Russian Rocket Sparks Deadly Fire: How It Happened

After a successful launch of Russia's Progress cargo spacecraft headed to the International Space Station, falling fragments caused a fire on Kazakhstan's steppes, killing one and injuring another who tried to extinguish the fire.

The uncrewed Progress spacecraft launched toward the International Space Station yesterday (June 14) from the Baikonur Cosmodrome in Kazakhstan, where the craft deployed its solar arrays and began its long series of orbits to rendezvous with the space station.

The fire started 375 miles (600 kilometers) away from the launch site, as the rocket's discarded first stage fell back to Earth, according to a BBC report and Russian Space Web. The area was the planned drop zone for the rocket stages, but a strong gust of wind over the flames proved fatal to a worker extinguishing the fire, and another was hospitalized with serious burns.

"Due to difficult weather conditions in the drop zone, a steppe fire emerged in a desolate location," said officials from Roscosmos, the Russian space agency, as reported by the Russian News Agency TASS. "There is no threat to the population. The fire has been localized."

The killed and injured responders worked for the Russian firm NPO Mashinostroyenia, which maintains the drop zones, TASS said.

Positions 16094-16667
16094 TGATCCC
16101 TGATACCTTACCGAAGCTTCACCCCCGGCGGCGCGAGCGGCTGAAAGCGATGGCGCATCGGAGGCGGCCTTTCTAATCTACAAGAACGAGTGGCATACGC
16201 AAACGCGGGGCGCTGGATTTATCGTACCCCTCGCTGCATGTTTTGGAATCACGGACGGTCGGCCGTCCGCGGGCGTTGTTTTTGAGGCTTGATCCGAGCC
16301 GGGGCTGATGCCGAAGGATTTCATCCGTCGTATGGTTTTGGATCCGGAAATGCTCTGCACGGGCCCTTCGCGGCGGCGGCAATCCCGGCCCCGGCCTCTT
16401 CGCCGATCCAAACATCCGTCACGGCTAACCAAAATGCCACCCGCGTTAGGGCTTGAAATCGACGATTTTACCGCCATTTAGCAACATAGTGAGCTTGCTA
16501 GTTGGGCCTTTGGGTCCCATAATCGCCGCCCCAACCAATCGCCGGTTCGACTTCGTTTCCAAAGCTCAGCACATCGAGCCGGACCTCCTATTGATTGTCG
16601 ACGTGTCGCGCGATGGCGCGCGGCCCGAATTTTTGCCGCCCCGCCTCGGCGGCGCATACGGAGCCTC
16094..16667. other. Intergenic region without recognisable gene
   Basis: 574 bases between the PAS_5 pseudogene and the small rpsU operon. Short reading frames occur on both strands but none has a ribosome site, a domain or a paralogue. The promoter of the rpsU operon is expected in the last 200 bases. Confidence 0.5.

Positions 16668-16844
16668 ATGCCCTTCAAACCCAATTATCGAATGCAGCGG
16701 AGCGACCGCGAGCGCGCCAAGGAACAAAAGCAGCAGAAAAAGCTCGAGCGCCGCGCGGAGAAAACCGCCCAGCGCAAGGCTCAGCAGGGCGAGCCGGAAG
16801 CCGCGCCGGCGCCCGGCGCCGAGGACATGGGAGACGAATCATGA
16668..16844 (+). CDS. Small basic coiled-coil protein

The Progress spacecraft is carrying almost 3 tons (2.7 metric tons) of food, fuel and other supplies to the space station crew; the craft is scheduled to dock on June 16 at 7:42 a.m. EDT (1142 GMT).

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Sarah Lewin
Associate Editor

Sarah Lewin started writing for in June of 2015 as a Staff Writer and became Associate Editor in 2019 . Her work has been featured by Scientific American, IEEE Spectrum, Quanta Magazine, Wired, The Scientist, Science Friday and WGBH's Inside NOVA. Sarah has an MA from NYU's Science, Health and Environmental Reporting Program and an AB in mathematics from Brown University. When not writing, reading or thinking about space, Sarah enjoys musical theatre and mathematical papercraft. She is currently Assistant News Editor at Scientific American. You can follow her on Twitter @SarahExplains.